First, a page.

CyberSource’s annual report notes an average fraud rate of .9% of online revenue.
Paul Demery , Chief Technology Editor
Retailers’ revenue lost to online fraud increased over the past two years to reach an estimated $3.5 billion, up 3% from $3.4 billion in 2011 and 30% from $2.7 billion in 2010, CyberSource Corp., a provider of payment processing and risk management services, says in its 2013 Online Fraud Report.
But the news isn’t all bad. The estimated loss of $3.5 billion last year is down from the recent highs of $4.0 billion in 2008 and $3.7 billion in 2007, CyberSource, a unit of Visa Inc., says in its annual report. The report is based on a survey conducted for CyberSource by Mindwave Research of 312 online retail companies in the United States and Canada.
The average fraudulent online order ticket value dropped 20% to $200 last year from $250 in 2011. By comparison, the average valid orders ticket value dipped to $149 in 2012 from $150 in 2011.
When looking at the percentage of fraudulent orders in the context of total revenue, the average online fraud rates remain relatively low. The average percentage of online revenue lost to fraud was 0.9% last year, down from 1.0% in 2011. The 10-year high was 1.8% in 2004.
Moreover, the average percentage of online orders that proved fraudulent last year was 0.8%, up from 0.6% in 2011, but down from 0.9% in 2010 and lower than every other year since 2003. The highest rate over the past 10 years was 1.3% in 2003 and 2007.
Still, other trends are raising concerns, CyberSource says. It notes that mobile commerce showed a higher 2012 rate of revenue lost to fraud, 1.4%. Although CyberSource didn’t report a mobile order fraud rate for 2011, it notes that 28% of retailers tracked mobile commerce fraud in 2012, up from only 8% in 2011.
The report adds that mobile devices are subject to many of the same threats that hit PCs, including malicious software, or malware, that can enter a device through e-mail or other means and steal credit card account data and other confidential information.
International online orders also have a higher fraud rate, the report says. For the 54% of survey respondents who accept international online orders, the fraud rate last year for orders placed outside of North America was 1.6%, twice the overall e-commerce fraudulent rate of 0.8%.
The reports notes that respondents rejected 7.5% of international orders for suspicion of fraud in 2012, up from 7.3% in 2011, compared with domestic order rejection rates of 2.9% in 2012 and 2.8% in 2011.
Noting that e-commerce sales are projected to grow 12% this year over 2012, citing data from research firm eMarketer Inc., the report says that less than a quarter of retailers are expanding their risk management spending. 73% of respondents said that risk management budgets would remain the same this year, while 4% said they would decrease their budgets and 23% said they would increase them. For average spending allocations, the report found that companies this year will spend 52% on order review staffs, 29% on third-party risk management tools and 19% on internal tools.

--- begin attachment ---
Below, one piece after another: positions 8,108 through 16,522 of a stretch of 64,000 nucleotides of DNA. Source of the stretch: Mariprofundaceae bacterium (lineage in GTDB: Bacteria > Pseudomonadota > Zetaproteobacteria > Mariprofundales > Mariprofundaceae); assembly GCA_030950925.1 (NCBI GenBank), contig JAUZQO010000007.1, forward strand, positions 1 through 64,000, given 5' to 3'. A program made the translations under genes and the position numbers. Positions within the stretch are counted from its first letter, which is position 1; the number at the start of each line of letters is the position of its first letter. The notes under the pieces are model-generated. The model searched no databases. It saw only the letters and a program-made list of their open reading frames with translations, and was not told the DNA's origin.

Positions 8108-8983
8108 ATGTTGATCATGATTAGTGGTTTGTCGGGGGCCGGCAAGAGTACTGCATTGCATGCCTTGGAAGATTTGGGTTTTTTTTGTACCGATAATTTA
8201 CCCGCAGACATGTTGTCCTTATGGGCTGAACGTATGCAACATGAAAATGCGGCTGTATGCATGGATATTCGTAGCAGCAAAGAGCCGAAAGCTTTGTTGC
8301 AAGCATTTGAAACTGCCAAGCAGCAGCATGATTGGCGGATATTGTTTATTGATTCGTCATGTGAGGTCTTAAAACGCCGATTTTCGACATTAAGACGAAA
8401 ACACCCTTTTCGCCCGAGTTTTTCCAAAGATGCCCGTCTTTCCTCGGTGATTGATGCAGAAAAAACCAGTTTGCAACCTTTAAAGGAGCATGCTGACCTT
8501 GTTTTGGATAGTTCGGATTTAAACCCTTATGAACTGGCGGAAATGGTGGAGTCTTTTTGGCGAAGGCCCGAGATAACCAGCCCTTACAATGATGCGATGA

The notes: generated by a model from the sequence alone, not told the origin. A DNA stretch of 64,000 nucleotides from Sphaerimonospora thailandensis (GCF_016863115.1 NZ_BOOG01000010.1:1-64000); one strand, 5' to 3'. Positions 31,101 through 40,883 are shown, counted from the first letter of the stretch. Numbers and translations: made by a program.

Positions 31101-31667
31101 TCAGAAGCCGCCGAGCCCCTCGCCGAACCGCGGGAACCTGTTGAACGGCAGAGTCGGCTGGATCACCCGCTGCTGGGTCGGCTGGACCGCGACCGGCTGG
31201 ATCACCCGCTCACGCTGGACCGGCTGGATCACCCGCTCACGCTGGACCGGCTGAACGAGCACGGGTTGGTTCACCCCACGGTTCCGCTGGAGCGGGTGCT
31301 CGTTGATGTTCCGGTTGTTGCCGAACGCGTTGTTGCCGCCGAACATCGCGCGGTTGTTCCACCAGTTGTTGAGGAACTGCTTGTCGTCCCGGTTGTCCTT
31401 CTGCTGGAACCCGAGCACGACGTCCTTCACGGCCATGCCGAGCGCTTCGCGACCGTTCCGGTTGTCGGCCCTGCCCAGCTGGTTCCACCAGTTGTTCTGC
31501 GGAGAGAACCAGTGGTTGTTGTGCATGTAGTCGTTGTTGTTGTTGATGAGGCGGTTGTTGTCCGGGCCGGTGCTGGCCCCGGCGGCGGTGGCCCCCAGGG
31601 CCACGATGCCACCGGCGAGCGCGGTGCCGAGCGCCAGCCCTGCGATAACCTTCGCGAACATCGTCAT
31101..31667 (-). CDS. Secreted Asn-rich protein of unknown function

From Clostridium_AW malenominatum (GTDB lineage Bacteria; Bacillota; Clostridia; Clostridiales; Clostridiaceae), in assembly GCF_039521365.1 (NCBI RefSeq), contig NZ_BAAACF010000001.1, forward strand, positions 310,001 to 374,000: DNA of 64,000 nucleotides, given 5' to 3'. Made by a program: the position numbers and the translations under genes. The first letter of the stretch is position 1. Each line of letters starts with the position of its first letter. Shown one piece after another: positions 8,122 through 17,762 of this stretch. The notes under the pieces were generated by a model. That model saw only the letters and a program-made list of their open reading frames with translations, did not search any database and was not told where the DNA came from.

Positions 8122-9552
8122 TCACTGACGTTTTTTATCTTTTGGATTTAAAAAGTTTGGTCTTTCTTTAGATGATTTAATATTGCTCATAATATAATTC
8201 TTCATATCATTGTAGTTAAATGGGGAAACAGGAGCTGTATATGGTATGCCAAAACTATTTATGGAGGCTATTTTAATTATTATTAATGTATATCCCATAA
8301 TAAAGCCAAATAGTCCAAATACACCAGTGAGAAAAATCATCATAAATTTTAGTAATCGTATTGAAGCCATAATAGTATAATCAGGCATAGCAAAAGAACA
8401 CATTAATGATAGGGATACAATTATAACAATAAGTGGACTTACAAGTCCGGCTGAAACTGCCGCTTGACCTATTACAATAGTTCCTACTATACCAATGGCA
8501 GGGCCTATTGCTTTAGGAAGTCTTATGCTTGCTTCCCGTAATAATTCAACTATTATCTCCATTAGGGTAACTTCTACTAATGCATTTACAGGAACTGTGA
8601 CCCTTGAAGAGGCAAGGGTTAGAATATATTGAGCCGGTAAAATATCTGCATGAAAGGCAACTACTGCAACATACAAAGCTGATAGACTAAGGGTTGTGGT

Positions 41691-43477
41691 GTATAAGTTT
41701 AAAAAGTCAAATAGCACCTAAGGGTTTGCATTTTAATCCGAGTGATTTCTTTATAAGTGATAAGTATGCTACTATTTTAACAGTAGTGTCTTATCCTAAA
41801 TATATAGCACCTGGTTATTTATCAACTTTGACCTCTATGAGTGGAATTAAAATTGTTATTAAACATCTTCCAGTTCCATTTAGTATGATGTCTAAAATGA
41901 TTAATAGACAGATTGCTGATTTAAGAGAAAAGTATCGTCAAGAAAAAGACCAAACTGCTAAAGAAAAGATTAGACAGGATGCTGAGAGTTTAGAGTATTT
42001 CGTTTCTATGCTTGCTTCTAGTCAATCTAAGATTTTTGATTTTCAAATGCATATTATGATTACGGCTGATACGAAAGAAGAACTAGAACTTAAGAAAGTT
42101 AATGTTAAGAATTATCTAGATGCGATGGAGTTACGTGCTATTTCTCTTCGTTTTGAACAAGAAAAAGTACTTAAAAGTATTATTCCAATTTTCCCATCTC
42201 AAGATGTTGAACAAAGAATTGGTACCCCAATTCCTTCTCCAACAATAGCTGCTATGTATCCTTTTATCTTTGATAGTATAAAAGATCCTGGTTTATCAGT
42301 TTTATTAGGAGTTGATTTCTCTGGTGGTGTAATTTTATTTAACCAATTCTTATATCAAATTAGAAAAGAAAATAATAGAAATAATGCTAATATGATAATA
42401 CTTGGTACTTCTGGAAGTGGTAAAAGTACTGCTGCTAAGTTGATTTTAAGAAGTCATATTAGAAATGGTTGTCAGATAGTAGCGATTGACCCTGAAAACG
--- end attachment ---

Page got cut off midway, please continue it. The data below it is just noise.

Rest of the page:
The report notes that 73% of respondents conducted manual review of online orders last year, down from 75% in 2011. These merchants manually reviewed 25% of orders in 2012 and 27% in 2011. The average time to conduct a manual review in 2012 was five minutes, though small merchants, those with less than $5 million in annual sales, took an average of 15 minutes per review.
Respondents reported using an average of 4.9 fraud management tools, such as fraud-scoring calculators that rate an order’s level of risk by looking at data such as order value and past fraud associated with a card account number, and device fingerprinting that identifies computing devices associated with past fraud.
The report lists the following fraud management tools and methods cited as most effective by respondents, with the percentage of respondents citing them as most effective:
For checking customer history:
● Fraud-scoring model, 54%
● Customer order history, 34%
● Order velocity monitoring, 28%
● Negative (in-house) lists of risky accounts, 20%
● Customer web site behavior, 10%
● Positive lists of trusted accounts, 5%
Purchase device tracing:
● Device fingerprint results, 50%
● Device fingerprinting, 48%
● IP geolocation, 16%
Multi-merchant data/purchase history:
● Multi-merchant purchase velocity, 35%
● Shared negative lists, 24%
● Paid-for public records services, 32%
● Contact customer to verify order, 31%
● Card verification number, 29%
● Payer authentication, 29%
● Address verification services, 27%
● Social networking sites, 18%
● Two-factor phone authentication, 17%
● Contact card issuer, 15%
● Telephone number verification/reverse lookup, 9%
● Postal address validation services, 9%